Buzzing Beekeeper
  • Wedding: August 2012

Your only option is a trainer. If you try to rehome this dog it will be euthanized, just be real about it.

I mean the dog is 10. Yeah it sounds like your husband hasn’t been the best owner, but it also sounds like the dog already had a lot of issues when he got him. Worst case scenario tough it out for 2 more years or whatever, I doubt a larger dog is going to live much longer than that.

I think it was very irresponsible on your own part to get a puppy when you already have a dog with issues though.

Post # 22
4926 posts
Honey bee
  • Wedding: January 2017

Westwood :  irresponsible and selfish to get a puppy at this stage 

Post # 25
281 posts
Helper bee

kaitlyn8298 :  This dog is dangerous. He may be aggressive for sympathetic reasons – fear/anxiety/etc. But a dog who attacks/nips and is openly hostile to all but a few people is a HUGE liability.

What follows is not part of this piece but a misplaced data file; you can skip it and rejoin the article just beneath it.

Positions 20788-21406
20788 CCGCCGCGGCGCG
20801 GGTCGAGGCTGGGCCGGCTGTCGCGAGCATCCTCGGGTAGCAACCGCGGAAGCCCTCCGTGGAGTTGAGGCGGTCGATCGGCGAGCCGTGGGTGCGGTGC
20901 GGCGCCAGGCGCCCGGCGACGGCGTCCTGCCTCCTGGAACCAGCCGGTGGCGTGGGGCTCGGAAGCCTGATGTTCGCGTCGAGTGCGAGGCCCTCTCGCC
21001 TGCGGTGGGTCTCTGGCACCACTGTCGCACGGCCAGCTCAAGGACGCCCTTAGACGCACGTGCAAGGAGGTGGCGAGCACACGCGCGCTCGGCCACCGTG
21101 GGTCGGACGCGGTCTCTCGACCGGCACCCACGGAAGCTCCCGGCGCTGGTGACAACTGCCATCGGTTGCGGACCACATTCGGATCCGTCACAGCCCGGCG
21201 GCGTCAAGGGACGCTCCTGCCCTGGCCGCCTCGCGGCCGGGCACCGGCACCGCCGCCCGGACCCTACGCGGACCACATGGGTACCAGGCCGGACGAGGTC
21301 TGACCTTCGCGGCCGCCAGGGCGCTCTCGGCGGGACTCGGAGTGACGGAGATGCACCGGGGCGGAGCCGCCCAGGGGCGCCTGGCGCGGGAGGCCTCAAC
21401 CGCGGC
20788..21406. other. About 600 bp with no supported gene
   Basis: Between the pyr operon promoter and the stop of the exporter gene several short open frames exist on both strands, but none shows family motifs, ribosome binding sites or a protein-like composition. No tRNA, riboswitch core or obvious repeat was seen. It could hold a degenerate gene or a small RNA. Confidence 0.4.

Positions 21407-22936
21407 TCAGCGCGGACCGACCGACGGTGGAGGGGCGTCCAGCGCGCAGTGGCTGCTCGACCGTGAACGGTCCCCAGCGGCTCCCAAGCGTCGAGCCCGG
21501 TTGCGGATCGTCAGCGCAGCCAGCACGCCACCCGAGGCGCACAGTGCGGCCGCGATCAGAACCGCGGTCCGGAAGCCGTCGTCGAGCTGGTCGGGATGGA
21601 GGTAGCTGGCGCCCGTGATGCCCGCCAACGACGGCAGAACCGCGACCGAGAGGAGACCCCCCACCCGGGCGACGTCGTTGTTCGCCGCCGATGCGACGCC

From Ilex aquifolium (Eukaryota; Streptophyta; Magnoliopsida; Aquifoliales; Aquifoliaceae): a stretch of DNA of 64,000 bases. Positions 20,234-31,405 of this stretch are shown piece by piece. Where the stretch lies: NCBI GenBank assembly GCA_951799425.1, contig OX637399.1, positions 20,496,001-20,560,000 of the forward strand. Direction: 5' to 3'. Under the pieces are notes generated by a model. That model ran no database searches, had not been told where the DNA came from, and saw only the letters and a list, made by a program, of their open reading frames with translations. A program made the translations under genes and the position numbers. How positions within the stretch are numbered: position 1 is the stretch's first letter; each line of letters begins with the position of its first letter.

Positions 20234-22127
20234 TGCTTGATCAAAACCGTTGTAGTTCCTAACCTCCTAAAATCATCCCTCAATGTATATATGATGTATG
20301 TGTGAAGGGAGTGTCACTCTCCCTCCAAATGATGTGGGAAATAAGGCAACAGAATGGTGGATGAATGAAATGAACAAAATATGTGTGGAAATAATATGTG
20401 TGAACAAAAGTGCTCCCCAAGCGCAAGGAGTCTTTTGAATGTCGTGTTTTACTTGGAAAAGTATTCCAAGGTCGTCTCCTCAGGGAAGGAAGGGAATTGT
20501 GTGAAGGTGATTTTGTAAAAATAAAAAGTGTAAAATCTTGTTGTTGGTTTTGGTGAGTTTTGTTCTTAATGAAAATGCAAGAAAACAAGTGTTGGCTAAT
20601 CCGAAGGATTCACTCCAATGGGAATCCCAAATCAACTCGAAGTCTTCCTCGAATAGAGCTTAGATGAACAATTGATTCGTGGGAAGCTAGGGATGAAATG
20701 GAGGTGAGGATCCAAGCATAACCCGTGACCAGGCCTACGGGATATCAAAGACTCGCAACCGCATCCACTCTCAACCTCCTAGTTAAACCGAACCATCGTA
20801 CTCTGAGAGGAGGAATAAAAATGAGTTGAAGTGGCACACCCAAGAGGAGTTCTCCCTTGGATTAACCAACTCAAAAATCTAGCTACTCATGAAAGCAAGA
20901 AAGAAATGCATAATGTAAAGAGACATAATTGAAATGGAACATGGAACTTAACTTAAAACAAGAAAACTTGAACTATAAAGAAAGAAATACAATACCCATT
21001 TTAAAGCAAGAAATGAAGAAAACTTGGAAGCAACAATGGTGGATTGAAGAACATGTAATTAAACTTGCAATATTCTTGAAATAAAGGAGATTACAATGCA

I agree with other posters that a trainer is indicated but I dont know how much success you’ll have if your husband doesnt take this seriously and given the dogs age. Perhaps he will die in the next year or two and give you some peace.

My husband and I tried to foster a pup. The dog was so sweet to me and to our kids. He even liked my husband and would go lay by him and play with him. But at night the pup would become extremely protective of our kids rooms. He nipped my husband several times when he was walking to OUR bedroom… not even going towards the kids rooms. The he nipped a visitor. I believe the dog was probably in an abusive household but we still had to consider the safety of our family and visitors. We contacted the rescue and explained the issues so the next owner could be informed and returned the dog once they found a new home for it. A dog who bites out of fear needs serious intervention before he does real damage!